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I am working on some projects using Julia v0.3. However, I'd like to test my code in both v0.3 and v0.4 (since some of the people that are going to be using it are already using v0.4). I'm running Ubuntu 14.04 and have installed Julia using apt-get. I know v0.4 is available through the PPA julianightlies, but if I add this, v0.3 is replaced. Is there a way I can install and quickly switch between both versions for testing purposes?

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    Install v0.3 using binaries from the site, install 0.4 from GitHub source in a different location, set your bash preferences so that julia4 and julia3 invoke the separate versions. – Alex A. Jun 11 '15 at 18:04
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    Use the Generic Linux Binaries. They come with an executable which you can alias or symlink something to. – Zach Jun 11 '15 at 18:25
  • @AlexA. I'm feeling a little sheepish that I didn't think about getting 0.4 direct from GitHub instead of the PPA. – harts12 Jun 11 '15 at 21:31
  • @harts12: It happens. :) If the approach I mentioned in my comment ends up working for you I'll post it as an answer. – Alex A. Jun 11 '15 at 21:32
  • @AlexA.: Go for it. I kept the v0.3 install from apt-get, and then followed your suggestion for v0.4, adding a julia4 sym link to the compiled executable from GitHub in /usr/local/bin. I just left v0.3 as julia. – harts12 Jun 11 '15 at 23:42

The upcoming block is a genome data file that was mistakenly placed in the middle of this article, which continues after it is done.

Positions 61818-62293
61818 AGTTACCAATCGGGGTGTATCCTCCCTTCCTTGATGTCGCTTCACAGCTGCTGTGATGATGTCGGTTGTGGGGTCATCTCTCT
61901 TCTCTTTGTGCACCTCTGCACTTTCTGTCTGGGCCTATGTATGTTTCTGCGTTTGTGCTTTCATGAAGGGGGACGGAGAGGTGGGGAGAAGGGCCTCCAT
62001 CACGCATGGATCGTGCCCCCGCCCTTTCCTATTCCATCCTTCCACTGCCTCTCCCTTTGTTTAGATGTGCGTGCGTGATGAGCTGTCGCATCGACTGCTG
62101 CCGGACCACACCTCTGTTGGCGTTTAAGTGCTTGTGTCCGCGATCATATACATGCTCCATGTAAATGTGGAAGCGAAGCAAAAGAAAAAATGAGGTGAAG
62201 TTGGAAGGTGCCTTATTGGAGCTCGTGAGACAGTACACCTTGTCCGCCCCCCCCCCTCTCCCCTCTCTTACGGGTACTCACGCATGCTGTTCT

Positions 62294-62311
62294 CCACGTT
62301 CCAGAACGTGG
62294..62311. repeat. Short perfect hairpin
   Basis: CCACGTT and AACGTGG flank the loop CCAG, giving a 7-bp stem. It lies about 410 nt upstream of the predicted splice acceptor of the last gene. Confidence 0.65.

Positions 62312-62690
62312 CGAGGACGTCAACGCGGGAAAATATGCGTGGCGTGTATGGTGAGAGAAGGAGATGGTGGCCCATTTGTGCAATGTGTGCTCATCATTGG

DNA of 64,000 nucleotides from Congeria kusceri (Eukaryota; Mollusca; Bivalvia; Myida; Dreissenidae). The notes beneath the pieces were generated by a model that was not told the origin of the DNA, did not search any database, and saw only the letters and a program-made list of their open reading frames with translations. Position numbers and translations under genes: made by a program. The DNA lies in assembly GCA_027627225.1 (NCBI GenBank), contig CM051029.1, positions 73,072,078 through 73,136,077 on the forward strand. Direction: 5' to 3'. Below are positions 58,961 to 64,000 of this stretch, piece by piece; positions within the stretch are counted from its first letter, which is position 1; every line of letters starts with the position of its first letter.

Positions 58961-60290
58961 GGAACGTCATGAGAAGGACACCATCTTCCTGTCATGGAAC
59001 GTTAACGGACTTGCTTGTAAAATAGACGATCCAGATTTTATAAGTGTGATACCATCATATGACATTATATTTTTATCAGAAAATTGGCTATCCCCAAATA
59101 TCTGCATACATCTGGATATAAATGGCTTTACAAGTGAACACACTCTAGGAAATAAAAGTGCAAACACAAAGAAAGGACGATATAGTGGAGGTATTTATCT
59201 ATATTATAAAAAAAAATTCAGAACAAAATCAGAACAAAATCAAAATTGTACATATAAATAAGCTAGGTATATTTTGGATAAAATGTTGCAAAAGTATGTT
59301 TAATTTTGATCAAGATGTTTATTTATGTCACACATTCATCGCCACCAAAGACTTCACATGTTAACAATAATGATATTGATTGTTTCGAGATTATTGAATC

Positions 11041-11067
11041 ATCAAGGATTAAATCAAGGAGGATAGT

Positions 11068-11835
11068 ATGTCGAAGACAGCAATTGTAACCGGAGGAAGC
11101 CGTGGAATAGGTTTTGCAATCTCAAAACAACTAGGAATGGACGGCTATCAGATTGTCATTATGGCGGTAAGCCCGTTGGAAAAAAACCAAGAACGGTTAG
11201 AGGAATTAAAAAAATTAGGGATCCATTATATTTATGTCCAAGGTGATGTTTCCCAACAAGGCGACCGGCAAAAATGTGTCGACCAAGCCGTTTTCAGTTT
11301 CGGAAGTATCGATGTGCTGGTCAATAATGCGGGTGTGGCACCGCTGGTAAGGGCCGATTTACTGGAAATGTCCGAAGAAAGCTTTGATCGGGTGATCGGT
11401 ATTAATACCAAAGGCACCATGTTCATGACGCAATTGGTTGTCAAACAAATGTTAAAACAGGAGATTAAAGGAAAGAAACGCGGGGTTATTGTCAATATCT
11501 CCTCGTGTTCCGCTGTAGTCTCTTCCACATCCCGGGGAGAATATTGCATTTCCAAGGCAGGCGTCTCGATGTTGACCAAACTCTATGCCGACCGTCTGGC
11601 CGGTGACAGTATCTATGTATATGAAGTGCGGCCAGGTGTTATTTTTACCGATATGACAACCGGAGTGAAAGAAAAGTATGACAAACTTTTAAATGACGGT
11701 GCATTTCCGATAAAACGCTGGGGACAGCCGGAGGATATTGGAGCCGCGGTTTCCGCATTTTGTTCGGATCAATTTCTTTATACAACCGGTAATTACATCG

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You can install different versions of Julia in different locations and set separate symlinks.

For example, you could download the v0.3 Linux binaries and install them to one location, then clone the GitHub source for v0.4 and install that in another location. Then set symlinks such as julia3 for v0.3 and julia4 for v0.4.

Run your code like:

$ julia3 somefile.jl
$ julia4 somefile.jl
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Install by compiling and then change your she-bang in the start of the file as

#!/path_to/julia3

or

#!/path_to/julia4

That will do the trick

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